Understanding Lawyers - Don't Think the WorstUnderstanding Lawyers - Don't Think the Worst


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Understanding Lawyers - Don't Think the Worst

I got into a car accident when my daughter was 2 years old. My daughter was not injured in the crash, but I was. The accident was caused by a distracted driver talking on her cell phone. The driver insisted that I was attending to my daughter and I took my eyes off the road. I unfortunately had many medical bills to pay and I had very little time to fight with insurance companies over settlement payments. I was concerned about the cost of an attorney, but I met with a lawyer anyway to help with the accident claim. The lawyer relieved my stress and dealt with the insurance company and the other driver. I want you to know that lawyers can be helpful, kind, and caring. Most people think the worst of these professionals, but I want you to know that lawyers should not be feared or avoided.

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When Is The Negligent Supervision Of A Child A Defensive Claim In A Personal Injury Case?

Who is responsible when a child gets injured? While each circumstance is different, there are times when the responsibility lies with the child's parent for failing to carefully supervise the child. If you're the target of a personal injury lawsuit involving a child, learn how a negligent supervision defense can be raised.

Who Has The Duty To Protect The Child?

Essentially, parents and caregivers of all sorts have a duty to protect the most vulnerable members of society. Children under a certain age (depending on the state that you live in and the individual circumstances of your case) are among that class of most vulnerable people because they lack the same experience, knowledge, and maturity that grown adults are expected to have.

When a child is injured, it's very common for parents to accuse caregivers such as babysitters and schools of failing to adequately supervise the child, thus allowing the child to suffer injuries. This negligent supervision often forms the basis for a personal injury lawsuit.

However, defendants are starting to rightfully turn the situation around and point out that there are times when it is the parent who has failed in his or her duty to supervise the child.

For example, suppose that you are the manufacturer of a product that is clearly not designed for human consumption: a cleaning tool. Warning labels, if not common sense, clearly indicate to adults that the product should be kept away from children and not ingested. Yet, a number of children mistake your product for a toy or some type of candy, ingest some of it, and get injured. As a result, you get targeted with a lawsuit. Are you at fault? Should the parents and caregivers of the injured children bear the responsibility instead because they failed to put the product out of reach or keep a better eye on their children?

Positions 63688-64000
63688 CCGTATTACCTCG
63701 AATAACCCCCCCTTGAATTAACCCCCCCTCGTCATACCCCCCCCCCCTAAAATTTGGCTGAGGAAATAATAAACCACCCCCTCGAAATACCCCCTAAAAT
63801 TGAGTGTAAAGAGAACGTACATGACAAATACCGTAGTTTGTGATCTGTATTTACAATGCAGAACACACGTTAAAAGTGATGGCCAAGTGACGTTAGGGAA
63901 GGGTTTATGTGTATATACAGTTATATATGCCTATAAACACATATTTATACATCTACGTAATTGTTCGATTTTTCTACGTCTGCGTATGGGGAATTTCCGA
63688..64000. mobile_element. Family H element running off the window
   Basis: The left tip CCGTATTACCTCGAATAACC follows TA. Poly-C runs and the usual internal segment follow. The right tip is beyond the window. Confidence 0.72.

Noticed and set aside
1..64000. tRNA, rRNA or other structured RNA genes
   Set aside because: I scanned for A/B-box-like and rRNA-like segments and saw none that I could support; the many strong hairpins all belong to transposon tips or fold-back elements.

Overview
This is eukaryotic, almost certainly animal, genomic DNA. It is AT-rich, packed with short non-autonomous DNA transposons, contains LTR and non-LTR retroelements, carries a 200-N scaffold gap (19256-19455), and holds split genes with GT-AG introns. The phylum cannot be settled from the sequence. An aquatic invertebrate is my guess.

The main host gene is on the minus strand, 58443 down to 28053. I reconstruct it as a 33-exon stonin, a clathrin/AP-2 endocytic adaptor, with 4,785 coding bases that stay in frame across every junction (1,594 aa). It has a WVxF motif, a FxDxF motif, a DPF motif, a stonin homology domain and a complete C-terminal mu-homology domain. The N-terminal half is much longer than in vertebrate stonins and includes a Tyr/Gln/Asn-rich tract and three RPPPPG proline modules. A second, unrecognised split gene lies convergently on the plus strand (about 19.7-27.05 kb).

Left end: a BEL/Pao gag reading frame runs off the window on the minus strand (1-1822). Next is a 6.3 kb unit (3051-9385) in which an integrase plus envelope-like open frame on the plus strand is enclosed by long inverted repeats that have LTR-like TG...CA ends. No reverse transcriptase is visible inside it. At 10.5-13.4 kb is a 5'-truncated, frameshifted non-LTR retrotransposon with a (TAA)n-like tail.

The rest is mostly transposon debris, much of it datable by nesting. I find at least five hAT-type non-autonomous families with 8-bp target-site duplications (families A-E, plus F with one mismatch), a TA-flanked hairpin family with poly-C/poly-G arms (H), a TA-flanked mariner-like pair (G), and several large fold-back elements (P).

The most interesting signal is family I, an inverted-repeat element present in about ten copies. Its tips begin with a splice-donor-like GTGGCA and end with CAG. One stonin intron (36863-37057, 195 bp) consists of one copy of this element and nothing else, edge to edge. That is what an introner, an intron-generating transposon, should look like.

What about a circumstance where a child is injured on your private property? For example, imagine that you have been building a retaining wall on your property and you have construction materials and tools sitting around the work area. A neighboring child sneaks into your yard when you aren't home and gets injured playing on the rock pile. You could easily find yourself the subject of a lawsuit if the child's parents allege that you created an "attractive nuisance" and should have known that a child would likely be enticed into the danger zone. However, is such a claim justified?

Your Adequate Warnings Can Help Bolster Your Defense

Essentially, the more proactive you were (or are) about warning the parents of children that an item or area is dangerous, the better the likelihood that you can shift the burden of responsibility back to the parents.

As a defendant, you would want to prove any of several things, including that:

  • you warned parents that your product or property could be dangerous 
  • the parents knew of the obvious dangers of the situation
  • the child's past behavior should have put the parents on increased guard
  • the parents could have reasonably foreseen such an injury, based on the circumstances of the case.

It isn't always easy (or pleasant) to shift the blame for a child's injuries back to parents. However, you also shouldn't have to bear the legal and financial burdens of the blame when the situation really could have been prevented through better parental supervision. If you're facing a lawsuit where a child was injured and you feel that the parents bear the greater liability for the accident, talk to your attorney about using negligent supervision as a defensive claim in your case. To find out more, contact a company like Randall A. Wolff & Associates, Ltd.